"The whole is greater than the sum of its parts." It's a quote you've no doubt heard before, and it is one that applies very well to the unique item sets in Dungeons and Dragons Online. I want to take a look at these sets today, because quite frankly, I wanted to study up on them myself.
Gear has never been a huge part of the game for me. I've traditionally turned away from MMOs that are too gear-centric, because the lack of good gear actually prevents me from enjoying the game. I guess I could consign DDO to this category, but gear doesn't feel too terribly crucial in DDO so far. As the need for specialized gear increases, I'm willing to go with it and learn because I'm enjoying DDO that much. So, join me in a study of one of the cooler parts of gear in the game.
Unique item sets consist of two separate items -- three in one case -- that are obtained through separate quests. The items each carry their own inherent bonuses, but when you wear both halves of the set at the same time, you receive an additional "item set" bonus.
Take the rogue's Troubleshooter's Set -- one of the sets available early on in the game -- as an example. The Troubleshooter's Goggles give you a +3 bonus to your spot, search, and listen. The Troubleshooter's Necklace gives a +1 bonus to dexterity and resistance. Both are valuable enough on their own, but when you wear them at the same time, you receive an additional bonus, as seen on the right.
There are over 50 sets in DDO, but don't let that overwhelm you. It's not a "gotta catch 'em all" situation. The description above is a good example of both how the items in a set come together to give an additional bonus, and how specialized the bonuses are. The Troubleshooter bonus is invaluable to a specific breed of rogue, but completely useless to a Warforged fighter, for example. You're pretty much guaranteed to find at least one set in the full list that will be very valuable for your character. Conversely, nearly all of the prestige item sets are limited to one particular class, further narrowing the list for you.
They're not all race- or class-specific, however. There are a few sets that you'll want to chase down very early on in your DDO career, so you'll want to take a look at them. The Korthos Island sets are a great starting point for set acquisition -- look through the available items and see what appeals for your character. The Troubleshooter set above is one of the Korthos Island sets.
The DM's Vision set is another great all-purpose set that's highly coveted both for its set bonus and for the inherent bonus in the individual items. (Also, it's just a really cool set.) The set itself is a tribute to Gary Gygax and David Arneson, and the individual items have an inherent bonus that non-max characters love: Heroic Inspiration. Heroic Inspiration gives a stacking 5% XP bonus whenever the item is equipped, an incredibly handy buff for those chasing level 20. When combined, the two halves of this set -- the Voice of the Master and Mantle of the Worldshaper -- give the wearer True Seeing.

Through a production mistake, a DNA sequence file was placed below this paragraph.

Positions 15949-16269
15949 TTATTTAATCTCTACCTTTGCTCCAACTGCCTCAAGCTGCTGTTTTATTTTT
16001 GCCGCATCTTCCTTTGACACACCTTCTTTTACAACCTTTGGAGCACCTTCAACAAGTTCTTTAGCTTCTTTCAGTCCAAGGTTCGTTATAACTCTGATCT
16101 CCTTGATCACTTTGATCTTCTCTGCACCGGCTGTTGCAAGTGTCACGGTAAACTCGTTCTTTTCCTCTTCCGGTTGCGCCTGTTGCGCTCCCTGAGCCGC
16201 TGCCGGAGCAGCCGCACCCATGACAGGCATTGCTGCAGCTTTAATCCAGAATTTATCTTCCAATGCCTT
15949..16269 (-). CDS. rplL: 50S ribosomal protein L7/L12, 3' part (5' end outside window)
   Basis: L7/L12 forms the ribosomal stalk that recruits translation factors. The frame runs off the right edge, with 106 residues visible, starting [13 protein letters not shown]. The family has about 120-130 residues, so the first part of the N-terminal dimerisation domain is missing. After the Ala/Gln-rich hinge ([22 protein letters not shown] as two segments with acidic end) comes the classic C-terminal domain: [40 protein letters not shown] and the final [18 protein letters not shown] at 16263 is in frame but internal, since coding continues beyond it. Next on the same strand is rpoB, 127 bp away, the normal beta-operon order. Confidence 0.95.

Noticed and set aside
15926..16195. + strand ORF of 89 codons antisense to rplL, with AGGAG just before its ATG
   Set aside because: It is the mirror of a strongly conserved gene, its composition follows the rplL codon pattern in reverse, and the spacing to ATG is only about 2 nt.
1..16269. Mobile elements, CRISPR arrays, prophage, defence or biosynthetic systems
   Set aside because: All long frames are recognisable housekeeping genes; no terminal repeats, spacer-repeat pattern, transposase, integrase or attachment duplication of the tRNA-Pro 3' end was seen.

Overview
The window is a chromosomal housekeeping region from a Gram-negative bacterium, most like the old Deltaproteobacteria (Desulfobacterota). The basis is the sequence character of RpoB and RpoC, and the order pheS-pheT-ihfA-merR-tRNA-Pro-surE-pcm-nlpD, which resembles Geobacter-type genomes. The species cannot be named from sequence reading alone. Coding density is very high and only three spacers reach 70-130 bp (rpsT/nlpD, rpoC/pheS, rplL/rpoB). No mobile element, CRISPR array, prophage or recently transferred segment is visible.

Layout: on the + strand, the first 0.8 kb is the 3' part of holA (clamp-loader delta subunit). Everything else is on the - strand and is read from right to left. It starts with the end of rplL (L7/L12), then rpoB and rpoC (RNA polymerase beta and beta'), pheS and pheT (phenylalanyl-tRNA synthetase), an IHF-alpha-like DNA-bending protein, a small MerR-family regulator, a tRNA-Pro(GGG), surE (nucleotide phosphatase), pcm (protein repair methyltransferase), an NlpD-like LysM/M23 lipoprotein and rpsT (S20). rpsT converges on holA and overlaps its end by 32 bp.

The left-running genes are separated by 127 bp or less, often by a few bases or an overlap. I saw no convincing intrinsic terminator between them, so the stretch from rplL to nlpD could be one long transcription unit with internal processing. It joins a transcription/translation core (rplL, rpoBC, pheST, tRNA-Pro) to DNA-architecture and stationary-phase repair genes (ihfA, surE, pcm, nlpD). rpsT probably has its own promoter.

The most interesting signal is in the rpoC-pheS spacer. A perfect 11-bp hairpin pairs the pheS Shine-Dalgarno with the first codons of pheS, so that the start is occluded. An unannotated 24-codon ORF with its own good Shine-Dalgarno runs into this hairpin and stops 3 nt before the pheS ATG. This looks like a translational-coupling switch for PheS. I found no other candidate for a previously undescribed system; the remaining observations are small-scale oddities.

True Seeing is a great ability under everyday circumstances, useful for finding things like hidden doors even if you're missing a rogue, but you'll find it comes even more in handy in many other quests. For example, if you've done Partycrashers recently and have gotten tired of whaling away on a hallway full of dragonmarks in an effort to find the right one, try it again with True Seeing. You'll see the right one immediately.
Your best bet to start exploring these sets is to go through the list and first eliminate what does not work for your character -- you'll cut the list dramatically by throwing out everything that does not fit you first. Now look at what's left. Take note of the quests that are needed to obtain these items -- it won't do you any good to decide that you must have a particular item if you're level 4 and need a CR 17 quest to obtain it.
You should definitely bookmark the DDO wiki's central list of all the sets as a reference. Start slow and work for what is currently within your grasp. It'll be less frustrating and difficult, and you'll also get a feel for how item sets work for you. That will help when you move forward toward some of the more intricate sets.
That covers the basics of item sets for this week -- next week's column should be even more exciting! As you read this, I'm at PAX in Seattle, checking out all the details of Update 7 for you guys. You can expect the news on that very soon, along with some further impressions in next week's Exploring Eberron, and maybe a chat with some of the developers!
See you next Friday!